Having come to the end of this training, and earned yourself this prestigious fellowship, you must keep in mind that learning is an ongoing activity; this is merely another foundation upon which you should rise to desire to conquer new intellectual territory and explore new professional horizons.
In recent weeks I have had cause to address several gatherings of Nigeria’s elite, ranging from political to religious and traditional leaders, and the military elite as well, like yourselves. The speeches have ranged around the same set of themes, inspired by the spirit and mood of the times: the significance of Nigeria’s unity, the false comforts of ethnic and religious prejudice, the importance of learning from history to ensure we that we do not repeat its tragic errors, and the burden of responsibility that a country’s elites carry in its journey to development.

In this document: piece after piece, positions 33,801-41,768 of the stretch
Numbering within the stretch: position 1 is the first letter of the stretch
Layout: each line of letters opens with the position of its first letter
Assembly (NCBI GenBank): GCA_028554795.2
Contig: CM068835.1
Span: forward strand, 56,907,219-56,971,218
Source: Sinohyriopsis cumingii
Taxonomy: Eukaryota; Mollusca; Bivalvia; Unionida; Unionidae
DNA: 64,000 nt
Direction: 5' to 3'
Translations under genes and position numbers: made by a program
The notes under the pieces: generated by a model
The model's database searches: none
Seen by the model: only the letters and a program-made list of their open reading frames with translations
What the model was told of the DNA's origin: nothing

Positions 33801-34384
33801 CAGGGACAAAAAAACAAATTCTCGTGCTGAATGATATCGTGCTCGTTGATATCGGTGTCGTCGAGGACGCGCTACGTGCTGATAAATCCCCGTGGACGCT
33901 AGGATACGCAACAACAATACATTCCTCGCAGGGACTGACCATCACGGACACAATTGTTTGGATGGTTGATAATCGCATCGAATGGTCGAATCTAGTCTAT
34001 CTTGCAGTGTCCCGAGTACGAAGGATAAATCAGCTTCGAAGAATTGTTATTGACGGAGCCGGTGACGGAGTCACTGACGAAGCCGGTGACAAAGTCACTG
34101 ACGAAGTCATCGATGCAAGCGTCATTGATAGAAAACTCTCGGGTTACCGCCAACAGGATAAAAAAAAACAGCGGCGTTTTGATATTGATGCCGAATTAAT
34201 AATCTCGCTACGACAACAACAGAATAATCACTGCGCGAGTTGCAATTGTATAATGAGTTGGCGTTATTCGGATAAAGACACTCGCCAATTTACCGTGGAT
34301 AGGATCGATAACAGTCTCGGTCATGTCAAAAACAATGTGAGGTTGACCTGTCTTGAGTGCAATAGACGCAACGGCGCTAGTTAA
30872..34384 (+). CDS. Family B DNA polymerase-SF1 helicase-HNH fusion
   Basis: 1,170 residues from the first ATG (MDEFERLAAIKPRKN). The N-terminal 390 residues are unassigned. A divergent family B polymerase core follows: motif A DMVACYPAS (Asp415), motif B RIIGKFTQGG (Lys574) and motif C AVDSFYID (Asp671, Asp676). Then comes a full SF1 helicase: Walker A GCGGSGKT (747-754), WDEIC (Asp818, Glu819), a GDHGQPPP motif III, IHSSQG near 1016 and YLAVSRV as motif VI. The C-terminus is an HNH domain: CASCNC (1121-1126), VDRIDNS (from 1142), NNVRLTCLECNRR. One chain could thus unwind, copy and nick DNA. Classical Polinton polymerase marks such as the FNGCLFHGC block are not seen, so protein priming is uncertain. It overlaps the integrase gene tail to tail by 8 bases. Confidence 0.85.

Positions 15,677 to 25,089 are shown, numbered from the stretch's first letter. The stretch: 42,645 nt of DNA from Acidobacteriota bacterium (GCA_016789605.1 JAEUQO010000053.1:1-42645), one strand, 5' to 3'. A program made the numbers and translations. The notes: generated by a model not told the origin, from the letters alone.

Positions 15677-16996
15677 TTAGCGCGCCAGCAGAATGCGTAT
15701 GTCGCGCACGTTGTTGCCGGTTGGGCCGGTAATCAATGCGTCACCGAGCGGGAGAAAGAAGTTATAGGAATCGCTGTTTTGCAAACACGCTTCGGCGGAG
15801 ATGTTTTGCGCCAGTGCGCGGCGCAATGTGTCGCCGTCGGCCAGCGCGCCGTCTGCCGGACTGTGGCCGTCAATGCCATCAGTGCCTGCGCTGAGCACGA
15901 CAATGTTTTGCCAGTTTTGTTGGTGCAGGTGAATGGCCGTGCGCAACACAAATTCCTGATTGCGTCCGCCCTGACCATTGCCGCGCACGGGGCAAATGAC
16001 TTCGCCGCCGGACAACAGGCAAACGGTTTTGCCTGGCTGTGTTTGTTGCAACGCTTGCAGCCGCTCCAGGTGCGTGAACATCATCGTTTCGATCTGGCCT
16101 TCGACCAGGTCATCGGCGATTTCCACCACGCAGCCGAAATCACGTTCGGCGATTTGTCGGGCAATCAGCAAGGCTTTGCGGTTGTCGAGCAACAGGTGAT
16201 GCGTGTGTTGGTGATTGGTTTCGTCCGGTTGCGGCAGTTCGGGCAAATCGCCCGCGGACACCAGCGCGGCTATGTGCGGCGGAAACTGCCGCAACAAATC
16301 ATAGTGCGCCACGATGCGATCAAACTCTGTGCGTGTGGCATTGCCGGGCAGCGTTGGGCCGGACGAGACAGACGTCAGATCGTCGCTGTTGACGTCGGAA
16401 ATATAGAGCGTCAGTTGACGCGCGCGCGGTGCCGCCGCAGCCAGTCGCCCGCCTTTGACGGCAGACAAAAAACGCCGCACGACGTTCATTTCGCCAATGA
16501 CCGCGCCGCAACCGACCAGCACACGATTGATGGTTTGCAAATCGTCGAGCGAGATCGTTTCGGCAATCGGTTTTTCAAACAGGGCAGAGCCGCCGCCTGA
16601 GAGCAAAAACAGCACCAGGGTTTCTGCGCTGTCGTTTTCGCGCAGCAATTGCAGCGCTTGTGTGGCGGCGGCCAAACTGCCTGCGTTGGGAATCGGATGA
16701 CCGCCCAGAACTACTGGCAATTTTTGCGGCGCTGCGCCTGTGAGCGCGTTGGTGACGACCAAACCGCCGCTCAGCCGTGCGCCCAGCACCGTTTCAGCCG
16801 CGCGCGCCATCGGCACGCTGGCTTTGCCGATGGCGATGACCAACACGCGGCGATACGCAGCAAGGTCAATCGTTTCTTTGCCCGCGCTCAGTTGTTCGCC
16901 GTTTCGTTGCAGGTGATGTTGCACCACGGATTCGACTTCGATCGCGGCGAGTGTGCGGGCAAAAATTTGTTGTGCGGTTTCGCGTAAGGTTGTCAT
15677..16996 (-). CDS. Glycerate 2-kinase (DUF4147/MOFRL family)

Less than two months ago I was privileged to speak at another military graduation ceremony, this time of Senior Course 39 of the Armed Forces Command and Staff College in Jaji. On that occasion I spoke on the theme, ‘We can build a new Nigeria.’ That speech was a challenge to break from what I described as the “quickened retreat of the Nigerian elite to their ethnic and religious camps.” That rebuke I believe was a timely one, coming on the heels of a disheartening spate of ethnic agitations by youth groups from South-eastern Nigeria and Northern Nigeria.
Today I would like to focus on another hopefully timely topic: The Battle has changed. Or put more clearly.
I would like to make the argument that today we are faced with challenges of a vastly different character and complexion from even a decade ago. The nature of the battle today and I use the term in both a military and sociological sense, has changed dramatically. The breath and implications of the changes are important because armed forces personnel at your level represent not just fighting forces but also a crucial component of the intellectual elite of our nation.